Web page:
Trouble: Evolution of a Radical/Selected Writings 1970-2010

Front Cover, Limited, Oct 8, 2010 - 536 pages
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In 1970 Kate Jennings, twenty-one, stunned a Sydney anti-war rally with a pull-no-punches speech that put women s lib on the map. Brave, impassioned and searing, the speech set the tone for the idiosyncratic career that was to follow. A few years later, she was on her way to New York, where she would make her name as a writer and enjoy a ringside seat at some of the most confronting events of our time. Trouble collects Jennings s best work from the last four decades. With a polemical anger tempered by a keen sense of the absurd and a fiercely independent streak, she writes incisively about politics, morality, finance, feminism and the writing life. She describes America with the keen eye of an outsider and looks back at Australia with an expatriate s frankness. Trouble is both an unconventional autobiography and a record of remarkable times. From the protest movements of the 1970s, via Wall Street s heyday and dramatic collapse, to the historic election of Barack Obama, Jennings captures the shifts seismic and subtle, personal and political that brought us to where we are now. After four decades, Kate Jennings work is as exhilarating and impossible to categorise shocking with the shock of recognition as the day it was written.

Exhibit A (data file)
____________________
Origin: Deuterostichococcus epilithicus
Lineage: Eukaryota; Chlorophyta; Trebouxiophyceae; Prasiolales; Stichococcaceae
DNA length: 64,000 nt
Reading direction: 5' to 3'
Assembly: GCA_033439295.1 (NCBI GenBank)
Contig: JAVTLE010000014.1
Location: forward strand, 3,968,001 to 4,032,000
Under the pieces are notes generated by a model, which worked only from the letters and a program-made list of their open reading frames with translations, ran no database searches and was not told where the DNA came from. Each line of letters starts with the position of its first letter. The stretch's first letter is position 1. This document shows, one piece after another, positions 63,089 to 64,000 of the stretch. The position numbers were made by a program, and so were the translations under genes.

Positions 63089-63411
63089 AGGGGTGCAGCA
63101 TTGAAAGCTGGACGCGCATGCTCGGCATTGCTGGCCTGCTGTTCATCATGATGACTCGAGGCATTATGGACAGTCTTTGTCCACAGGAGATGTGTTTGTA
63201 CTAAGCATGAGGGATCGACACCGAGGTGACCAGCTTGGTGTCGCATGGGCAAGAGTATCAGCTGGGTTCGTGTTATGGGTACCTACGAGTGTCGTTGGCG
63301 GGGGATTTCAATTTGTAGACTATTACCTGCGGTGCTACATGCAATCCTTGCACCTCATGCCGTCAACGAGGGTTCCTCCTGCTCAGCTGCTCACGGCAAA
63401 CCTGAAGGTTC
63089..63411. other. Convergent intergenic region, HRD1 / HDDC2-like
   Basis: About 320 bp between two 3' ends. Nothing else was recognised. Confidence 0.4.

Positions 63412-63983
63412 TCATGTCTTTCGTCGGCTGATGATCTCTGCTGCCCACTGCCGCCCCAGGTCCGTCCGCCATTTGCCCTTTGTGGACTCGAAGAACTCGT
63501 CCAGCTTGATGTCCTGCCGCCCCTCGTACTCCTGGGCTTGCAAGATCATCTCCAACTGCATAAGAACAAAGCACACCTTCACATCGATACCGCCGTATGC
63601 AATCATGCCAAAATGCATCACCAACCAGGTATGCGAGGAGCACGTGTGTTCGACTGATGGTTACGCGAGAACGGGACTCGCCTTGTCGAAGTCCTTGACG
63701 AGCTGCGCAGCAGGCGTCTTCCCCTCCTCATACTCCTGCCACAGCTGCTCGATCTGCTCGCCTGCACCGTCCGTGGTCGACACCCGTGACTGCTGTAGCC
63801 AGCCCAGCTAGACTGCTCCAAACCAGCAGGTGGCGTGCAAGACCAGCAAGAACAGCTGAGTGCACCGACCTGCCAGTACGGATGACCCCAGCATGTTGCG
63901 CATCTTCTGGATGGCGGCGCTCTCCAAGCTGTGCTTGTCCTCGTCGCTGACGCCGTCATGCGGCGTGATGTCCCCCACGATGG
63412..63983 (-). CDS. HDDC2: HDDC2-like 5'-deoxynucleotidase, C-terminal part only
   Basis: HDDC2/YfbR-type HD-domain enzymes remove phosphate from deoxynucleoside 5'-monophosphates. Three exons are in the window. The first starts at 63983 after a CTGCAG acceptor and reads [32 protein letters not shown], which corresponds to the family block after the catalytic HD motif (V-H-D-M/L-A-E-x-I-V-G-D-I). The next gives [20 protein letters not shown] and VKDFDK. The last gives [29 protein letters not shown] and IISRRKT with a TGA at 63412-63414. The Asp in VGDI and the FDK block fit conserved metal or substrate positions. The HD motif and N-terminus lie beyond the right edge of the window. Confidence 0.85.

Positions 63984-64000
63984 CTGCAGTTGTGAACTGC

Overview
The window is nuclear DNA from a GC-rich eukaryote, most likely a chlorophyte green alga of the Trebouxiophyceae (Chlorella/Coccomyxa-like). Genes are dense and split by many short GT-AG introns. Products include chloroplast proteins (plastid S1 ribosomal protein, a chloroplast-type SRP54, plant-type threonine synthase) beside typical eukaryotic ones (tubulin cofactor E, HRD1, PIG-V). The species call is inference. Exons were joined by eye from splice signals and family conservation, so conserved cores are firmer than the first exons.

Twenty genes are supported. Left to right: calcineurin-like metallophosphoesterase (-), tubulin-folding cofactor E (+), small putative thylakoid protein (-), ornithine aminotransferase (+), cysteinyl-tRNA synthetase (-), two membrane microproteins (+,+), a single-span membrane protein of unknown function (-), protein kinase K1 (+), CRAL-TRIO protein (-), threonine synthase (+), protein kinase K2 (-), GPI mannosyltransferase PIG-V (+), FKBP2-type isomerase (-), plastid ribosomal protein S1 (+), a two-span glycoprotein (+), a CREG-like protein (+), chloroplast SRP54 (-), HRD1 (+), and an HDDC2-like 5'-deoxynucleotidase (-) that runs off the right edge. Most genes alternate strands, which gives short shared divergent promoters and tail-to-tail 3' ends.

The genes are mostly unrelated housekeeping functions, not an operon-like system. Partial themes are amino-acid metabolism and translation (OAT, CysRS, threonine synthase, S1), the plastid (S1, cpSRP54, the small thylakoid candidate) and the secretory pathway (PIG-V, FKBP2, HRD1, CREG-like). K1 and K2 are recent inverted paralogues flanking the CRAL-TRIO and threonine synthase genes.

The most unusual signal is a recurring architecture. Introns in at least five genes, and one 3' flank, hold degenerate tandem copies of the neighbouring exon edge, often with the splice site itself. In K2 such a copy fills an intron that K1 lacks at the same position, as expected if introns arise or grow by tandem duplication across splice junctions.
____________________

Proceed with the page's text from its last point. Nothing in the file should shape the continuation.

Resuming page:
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About the author (2010)

Kate Jennings is a poet, essayist, short-story writer and novelist. Both her novels, Snake and Moral Hazard, were New York Times notable books of the year. She has won the ALS gold medal, the Christina Stead prize for fiction and the Adelaide Festival's fiction prize. In the 1990s, she worked as a speechwriter on Wall Street. Stanley and Sophie, a memoir of life in New York City, where she has lived for the past three decades, was published in 2008.

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